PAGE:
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Showing posts with the label Building a Multi-Band Dipole.

Building a Multi-Band Dipole. Post 1776.

If you can't see the video, please insert this title URL into your browser search box: https://www.youtube.com/watch?v=cQfj9879K_c. Nicely done video tutorial by Bob Plank (KK4DV) on how to design, build, and use a multi-band dipole antenna.  Bob's dipole covers the 40, 20, 17, and 10 meter amateur radio bands.  According to Bob, this antenna is "an easy project done in 1 day."  He used the customary formula for half wavelength dipoles and a simple antenna program called N2IMP from hamuniverse.com. Although I have no issues with the antenna design or its construction, a far simpler way to get multi-band HF performance would be to use a 40 meter dipole antenna fed by open line wire such as 300 ohm television twin lead or 450 ohm ladder line coupled to a 1:1 or 4:1 balun and run into an antenna "tuner" with a short length of 50 ohm coaxial cable (RG-8,RG-8X, or even RG-58). Either way, you'll have an antenna that will perform on several amateur ra

Building a Multi-Band Dipole. Post #1512.

If you can't see the video, please insert this title URL into your browser search box: https://www.youtube.com/watch?v=cQfj9879K_c. Here's an ultra simple, inexpensive dipole antenna that you can build in a few hours.  Using locally available materials, Bob Plank (KK4DIV) shows us how to design, build, and use a dipole antenna which covers the 40,20, 17, 15, and 10 meter Amateur Radio bands.  Calculators for element lengths can be found online.  Bob used an antenna design program he downloaded from http://hamuniverse.com.  For a bit more flexibility, you may want to substitute 450 ohm ladder line for Bob's coaxial cable feed.  By using ladder line and an antenna transmatch (i.e. "tuner") coupled with a 1:1 or 1:4 current balun, you can get coverage from 80 though 10 meters. For the latest Amateur/Ham Radio news and information, please visit these websites: http://www.HawaiiARRL.info. http://www.arrl.org. http://www.arrl.org/arrl-audio-news (a weekly p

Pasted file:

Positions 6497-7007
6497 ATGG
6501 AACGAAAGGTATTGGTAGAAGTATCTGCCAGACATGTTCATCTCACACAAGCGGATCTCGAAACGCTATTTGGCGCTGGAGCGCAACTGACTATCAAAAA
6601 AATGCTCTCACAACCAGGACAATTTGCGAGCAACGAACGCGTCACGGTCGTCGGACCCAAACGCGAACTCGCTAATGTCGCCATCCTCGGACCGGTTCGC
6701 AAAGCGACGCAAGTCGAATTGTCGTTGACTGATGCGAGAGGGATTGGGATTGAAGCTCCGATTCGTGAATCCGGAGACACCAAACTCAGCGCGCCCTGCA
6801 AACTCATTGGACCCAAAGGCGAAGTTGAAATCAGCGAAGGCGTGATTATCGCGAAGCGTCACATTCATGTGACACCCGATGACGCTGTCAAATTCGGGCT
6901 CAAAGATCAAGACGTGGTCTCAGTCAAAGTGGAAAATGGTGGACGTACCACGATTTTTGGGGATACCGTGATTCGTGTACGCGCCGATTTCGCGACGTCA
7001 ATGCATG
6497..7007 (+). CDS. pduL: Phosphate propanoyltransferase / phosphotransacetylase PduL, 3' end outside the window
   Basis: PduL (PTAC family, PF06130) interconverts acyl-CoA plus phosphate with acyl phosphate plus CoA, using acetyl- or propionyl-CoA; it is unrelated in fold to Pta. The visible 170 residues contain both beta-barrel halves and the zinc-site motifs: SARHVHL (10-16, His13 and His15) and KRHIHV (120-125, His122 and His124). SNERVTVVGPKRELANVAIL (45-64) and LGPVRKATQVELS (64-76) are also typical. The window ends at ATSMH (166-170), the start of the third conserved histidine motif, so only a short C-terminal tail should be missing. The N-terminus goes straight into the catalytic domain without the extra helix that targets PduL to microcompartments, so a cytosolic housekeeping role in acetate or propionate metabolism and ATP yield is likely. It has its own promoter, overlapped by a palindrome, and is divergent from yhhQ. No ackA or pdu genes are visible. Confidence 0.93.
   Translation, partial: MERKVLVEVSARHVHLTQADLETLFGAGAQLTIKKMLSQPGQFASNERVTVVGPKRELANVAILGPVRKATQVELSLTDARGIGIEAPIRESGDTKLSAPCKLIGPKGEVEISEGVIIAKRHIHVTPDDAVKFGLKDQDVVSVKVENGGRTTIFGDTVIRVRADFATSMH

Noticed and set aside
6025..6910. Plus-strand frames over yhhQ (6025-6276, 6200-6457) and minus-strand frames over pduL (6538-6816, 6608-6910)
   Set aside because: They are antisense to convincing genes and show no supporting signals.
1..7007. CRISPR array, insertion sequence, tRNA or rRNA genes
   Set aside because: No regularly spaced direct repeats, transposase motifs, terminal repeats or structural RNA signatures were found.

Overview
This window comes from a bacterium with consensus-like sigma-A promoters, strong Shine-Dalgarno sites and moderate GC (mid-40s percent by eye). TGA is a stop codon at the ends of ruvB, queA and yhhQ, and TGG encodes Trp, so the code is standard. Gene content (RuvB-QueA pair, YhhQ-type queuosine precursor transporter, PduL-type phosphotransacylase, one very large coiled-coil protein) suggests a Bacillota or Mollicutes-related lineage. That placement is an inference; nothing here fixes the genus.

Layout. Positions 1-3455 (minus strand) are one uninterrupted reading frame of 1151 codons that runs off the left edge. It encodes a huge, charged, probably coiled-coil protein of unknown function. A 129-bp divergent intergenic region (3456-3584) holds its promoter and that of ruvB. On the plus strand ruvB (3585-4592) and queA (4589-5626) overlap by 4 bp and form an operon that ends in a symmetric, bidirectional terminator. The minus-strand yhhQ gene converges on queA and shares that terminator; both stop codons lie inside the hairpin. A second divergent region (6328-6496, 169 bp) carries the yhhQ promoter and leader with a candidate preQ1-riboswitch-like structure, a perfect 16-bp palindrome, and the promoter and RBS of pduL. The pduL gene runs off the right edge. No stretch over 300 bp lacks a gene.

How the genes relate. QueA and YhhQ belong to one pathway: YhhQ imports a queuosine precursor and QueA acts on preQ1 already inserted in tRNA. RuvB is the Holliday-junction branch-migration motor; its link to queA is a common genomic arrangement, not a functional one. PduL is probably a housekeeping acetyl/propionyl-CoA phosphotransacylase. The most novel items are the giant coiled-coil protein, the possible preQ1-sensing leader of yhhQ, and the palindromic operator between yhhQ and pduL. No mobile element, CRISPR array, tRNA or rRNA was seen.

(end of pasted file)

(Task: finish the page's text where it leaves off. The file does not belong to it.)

Building a Multi-Band Dipole. Post #1356.

If you can't view this video, please insert this title URL into your browser search box: https://www.youtube.com/watch?v=cQfj9879K_c. A simple HF dipole antenna is an ideal way to get on the air, even when you have a limited space such as a backyard.  In this video from KK4DIV, we see a basic, effective dipole antenna that covers the 40, 20, 17, and 10 meter amateur radio bands.  Most of the antenna materials can be found at your nearest hardware store, building supply outlet, or electrical contractor's store.  You can gain full coverage from 80 meters to 10 meters if you use a balanced feed line (ladder line, television twin lead, or homemade 600 ohm balanced line) in conjunction with a 1:1/1:4 current balun and an antenna "tuner."  If you don't have an appropriate balun or antenna "tuner", then this basic, easy to build dipole described in this video will still serve you well. For the latest Amateur Radio news and information, please visit these

Simple Ham Radio Antennas--Building a Multi-Band Dipole. Post #614.

If you're having difficulty viewing this video, please insert this address into your browser search box: https://youtu.be/cQfj9879K_c.  If you would like multi-band HF coverage but  can erect only one antenna, then the dipole project from Bob Plank (KK4DIV) may be just what you need. Bob gives us a step-by-step tutorial on how to build this simple, yet effect multi-band antenna that covers the 40, 20, 17, 15, and 10 meter amateur radio bands.  Most of the material can be found at the nearest building supply outlet or home improvement center.  The balun for this antenna is easily made from some 50 ohm coaxial cable and PVC pipe.  This would make an excellent weekend project.  For the latest amateur radio news and events, please check out the blog sidebars.  These news feeds are updated daily.  Thanks for joining us today!  Aloha es 73 de Russ (KH6JRM).